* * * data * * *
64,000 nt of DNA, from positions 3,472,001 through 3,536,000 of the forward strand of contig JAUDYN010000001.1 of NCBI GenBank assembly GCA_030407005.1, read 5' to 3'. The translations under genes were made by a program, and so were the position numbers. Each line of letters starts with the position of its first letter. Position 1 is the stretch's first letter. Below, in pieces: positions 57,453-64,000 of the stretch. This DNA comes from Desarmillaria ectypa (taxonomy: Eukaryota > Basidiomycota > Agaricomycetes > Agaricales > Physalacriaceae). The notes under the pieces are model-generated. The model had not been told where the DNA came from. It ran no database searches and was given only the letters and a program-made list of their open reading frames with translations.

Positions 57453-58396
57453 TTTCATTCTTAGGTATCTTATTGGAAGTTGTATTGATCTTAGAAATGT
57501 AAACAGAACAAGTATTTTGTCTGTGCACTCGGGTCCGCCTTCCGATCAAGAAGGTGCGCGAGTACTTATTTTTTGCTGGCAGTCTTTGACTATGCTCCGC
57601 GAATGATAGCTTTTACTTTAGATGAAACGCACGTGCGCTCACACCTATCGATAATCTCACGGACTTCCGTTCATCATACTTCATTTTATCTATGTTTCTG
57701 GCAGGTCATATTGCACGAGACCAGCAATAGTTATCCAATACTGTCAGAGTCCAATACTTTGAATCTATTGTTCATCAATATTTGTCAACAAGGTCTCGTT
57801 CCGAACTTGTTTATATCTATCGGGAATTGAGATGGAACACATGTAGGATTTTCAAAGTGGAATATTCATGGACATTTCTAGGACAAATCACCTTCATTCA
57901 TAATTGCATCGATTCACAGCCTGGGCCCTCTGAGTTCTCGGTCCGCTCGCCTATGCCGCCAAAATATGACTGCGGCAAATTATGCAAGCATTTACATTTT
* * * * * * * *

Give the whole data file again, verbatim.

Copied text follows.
64,000 nt of DNA, from positions 3,472,001 through 3,536,000 of the forward strand of contig JAUDYN010000001.1 of NCBI GenBank assembly GCA_030407005.1, read 5' to 3'. The translations under genes were made by a program, and so were the position numbers. Each line of letters starts with the position of its first letter. Position 1 is the stretch's first letter. Below, in pieces: positions 57,453-64,000 of the stretch. This DNA comes from Desarmillaria ectypa (taxonomy: Eukaryota > Basidiomycota > Agaricomycetes > Agaricales > Physalacriaceae). The notes under the pieces are model-generated. The model had not been told where the DNA came from. It ran no database searches and was given only the letters and a program-made list of their open reading frames with translations.

Positions 57453-58396
57453 TTTCATTCTTAGGTATCTTATTGGAAGTTGTATTGATCTTAGAAATGT
57501 AAACAGAACAAGTATTTTGTCTGTGCACTCGGGTCCGCCTTCCGATCAAGAAGGTGCGCGAGTACTTATTTTTTGCTGGCAGTCTTTGACTATGCTCCGC
57601 GAATGATAGCTTTTACTTTAGATGAAACGCACGTGCGCTCACACCTATCGATAATCTCACGGACTTCCGTTCATCATACTTCATTTTATCTATGTTTCTG
57701 GCAGGTCATATTGCACGAGACCAGCAATAGTTATCCAATACTGTCAGAGTCCAATACTTTGAATCTATTGTTCATCAATATTTGTCAACAAGGTCTCGTT
57801 CCGAACTTGTTTATATCTATCGGGAATTGAGATGGAACACATGTAGGATTTTCAAAGTGGAATATTCATGGACATTTCTAGGACAAATCACCTTCATTCA
57901 TAATTGCATCGATTCACAGCCTGGGCCCTCTGAGTTCTCGGTCCGCTCGCCTATGCCGCCAAAATATGACTGCGGCAAATTATGCAAGCATTTACATTTT